Federal Court (Full Court). Generally speaking, if a protection visa is refused, the IAA (not the AAT) has jurisdiction to review the refusal if the applicant "is" an Unauthorised Maritime Arrival (UMA). Can a person cease to be a UMA upon the grant of a visa? Does the the judgement of the plurality of the High Court in AUS17 setting out the sequence in which the IAA should approach the tasks of assessing new information for the purposes of s 473DD provide a mere guidance?
Some of the questions to the Full Court of the Federal Court (FCAFC) were as follows:
Question 1: Can a person cease to be a UMA upon the grant of a visa, with the result that the AAT (not the IAA) has jurisdiction to review the refusal?
Question 2: "In AUS17 the plurality of the High Court set out the way in which the Authority should approach the task of assessing new information for the purposes of s 473DD [of the Migration Act 1958 (Cth)]. Namely, that the Authority must assess new information first against the criteria in s 473DD(b)(i) and (ii), unless the new information in question is not capable of such assessment, and then against the criteria in s 473DD(a). If either or both of the criterion in s 473DD(b)(i) or (ii) is satisfied, that is a circumstance to be taken into account in assessing s 473DD(a) of the Act". Is this no more than “guidance” on the process to be adopted by the IAA?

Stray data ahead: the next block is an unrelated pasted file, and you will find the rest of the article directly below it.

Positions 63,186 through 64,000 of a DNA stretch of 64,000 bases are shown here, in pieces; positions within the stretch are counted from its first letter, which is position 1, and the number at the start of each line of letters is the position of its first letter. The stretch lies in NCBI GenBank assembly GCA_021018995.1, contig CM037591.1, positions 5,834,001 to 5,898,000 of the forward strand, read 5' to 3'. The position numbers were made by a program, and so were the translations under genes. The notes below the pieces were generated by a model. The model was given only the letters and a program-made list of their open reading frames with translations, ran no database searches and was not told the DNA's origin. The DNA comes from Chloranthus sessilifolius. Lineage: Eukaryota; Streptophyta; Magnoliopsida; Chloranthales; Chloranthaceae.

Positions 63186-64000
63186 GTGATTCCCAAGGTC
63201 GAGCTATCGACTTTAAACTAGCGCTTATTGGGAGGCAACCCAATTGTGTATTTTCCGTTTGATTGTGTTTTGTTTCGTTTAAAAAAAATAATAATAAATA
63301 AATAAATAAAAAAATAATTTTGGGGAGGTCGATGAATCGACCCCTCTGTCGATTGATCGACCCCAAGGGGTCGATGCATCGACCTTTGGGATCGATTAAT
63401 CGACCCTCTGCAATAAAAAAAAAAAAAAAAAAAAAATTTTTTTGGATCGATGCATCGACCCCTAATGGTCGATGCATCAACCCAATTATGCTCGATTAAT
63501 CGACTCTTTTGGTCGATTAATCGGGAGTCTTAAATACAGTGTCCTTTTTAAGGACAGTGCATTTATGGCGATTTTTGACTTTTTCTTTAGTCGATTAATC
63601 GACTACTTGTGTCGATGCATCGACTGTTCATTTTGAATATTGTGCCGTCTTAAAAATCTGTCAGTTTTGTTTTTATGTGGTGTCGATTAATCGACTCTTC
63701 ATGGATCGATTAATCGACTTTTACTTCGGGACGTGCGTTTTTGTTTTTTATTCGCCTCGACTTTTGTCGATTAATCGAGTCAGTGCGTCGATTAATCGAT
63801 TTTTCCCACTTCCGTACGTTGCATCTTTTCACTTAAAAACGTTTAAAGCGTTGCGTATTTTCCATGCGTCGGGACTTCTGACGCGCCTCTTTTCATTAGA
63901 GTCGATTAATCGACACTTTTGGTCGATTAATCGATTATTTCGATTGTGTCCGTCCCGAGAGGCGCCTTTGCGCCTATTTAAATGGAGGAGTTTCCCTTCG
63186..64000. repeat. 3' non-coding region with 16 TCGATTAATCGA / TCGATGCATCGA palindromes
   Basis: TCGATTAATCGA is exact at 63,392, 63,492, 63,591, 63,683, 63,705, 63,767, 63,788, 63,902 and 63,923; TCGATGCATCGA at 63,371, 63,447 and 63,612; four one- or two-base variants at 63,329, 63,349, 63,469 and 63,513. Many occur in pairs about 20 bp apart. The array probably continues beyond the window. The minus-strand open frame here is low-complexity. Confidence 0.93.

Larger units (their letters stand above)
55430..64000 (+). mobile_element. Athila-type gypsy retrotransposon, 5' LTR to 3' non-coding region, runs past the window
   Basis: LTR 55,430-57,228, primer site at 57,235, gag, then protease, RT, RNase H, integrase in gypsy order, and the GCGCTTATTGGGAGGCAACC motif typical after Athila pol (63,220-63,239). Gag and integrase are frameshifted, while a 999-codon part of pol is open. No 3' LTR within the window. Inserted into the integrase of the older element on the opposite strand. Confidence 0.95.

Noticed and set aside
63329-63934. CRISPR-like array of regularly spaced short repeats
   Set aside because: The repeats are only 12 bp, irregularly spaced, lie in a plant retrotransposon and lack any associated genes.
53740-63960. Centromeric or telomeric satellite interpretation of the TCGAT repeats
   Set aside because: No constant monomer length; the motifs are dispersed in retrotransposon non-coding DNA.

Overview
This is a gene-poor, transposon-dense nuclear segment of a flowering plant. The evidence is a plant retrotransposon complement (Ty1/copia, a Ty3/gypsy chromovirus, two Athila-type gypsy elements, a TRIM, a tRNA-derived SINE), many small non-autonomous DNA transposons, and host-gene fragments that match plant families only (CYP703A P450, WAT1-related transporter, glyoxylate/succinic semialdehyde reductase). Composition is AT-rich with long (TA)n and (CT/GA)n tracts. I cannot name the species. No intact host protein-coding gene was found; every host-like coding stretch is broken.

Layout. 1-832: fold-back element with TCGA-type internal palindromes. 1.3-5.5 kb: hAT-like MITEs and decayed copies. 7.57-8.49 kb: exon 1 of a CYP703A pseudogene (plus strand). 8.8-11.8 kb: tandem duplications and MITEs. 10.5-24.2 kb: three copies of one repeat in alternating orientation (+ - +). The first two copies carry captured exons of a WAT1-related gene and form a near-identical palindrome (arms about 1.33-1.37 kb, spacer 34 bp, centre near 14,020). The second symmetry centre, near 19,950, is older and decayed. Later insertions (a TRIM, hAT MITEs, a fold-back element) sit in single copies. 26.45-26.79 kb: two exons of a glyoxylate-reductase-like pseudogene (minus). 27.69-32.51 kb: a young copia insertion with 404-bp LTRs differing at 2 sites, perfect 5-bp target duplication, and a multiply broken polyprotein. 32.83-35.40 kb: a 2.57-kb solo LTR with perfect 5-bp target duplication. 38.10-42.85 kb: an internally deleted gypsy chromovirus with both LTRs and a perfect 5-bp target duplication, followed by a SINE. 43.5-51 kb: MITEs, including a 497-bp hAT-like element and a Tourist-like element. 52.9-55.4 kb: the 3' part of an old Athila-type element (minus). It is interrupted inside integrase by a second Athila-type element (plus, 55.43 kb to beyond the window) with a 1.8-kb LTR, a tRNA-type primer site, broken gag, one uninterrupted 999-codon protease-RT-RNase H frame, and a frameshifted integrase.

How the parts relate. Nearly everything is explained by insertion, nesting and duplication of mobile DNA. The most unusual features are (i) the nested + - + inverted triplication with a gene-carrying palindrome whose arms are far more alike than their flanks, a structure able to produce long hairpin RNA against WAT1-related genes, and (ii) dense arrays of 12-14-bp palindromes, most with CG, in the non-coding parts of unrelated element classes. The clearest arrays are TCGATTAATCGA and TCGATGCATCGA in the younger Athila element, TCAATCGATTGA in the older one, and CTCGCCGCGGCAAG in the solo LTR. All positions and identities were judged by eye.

Question 3: In order to discharge the onus of proof concerning the materiality of an error, does a judicial review applicant (whether at first instance or on appeal) need to make submissions concerning materiality?
Question 4: In what circumstances, if any, can the implementation or enforcement of a law of general application amount to persecution within the meaning of s 5J(1)(a)?
The FCAFC answered those questions as follows:
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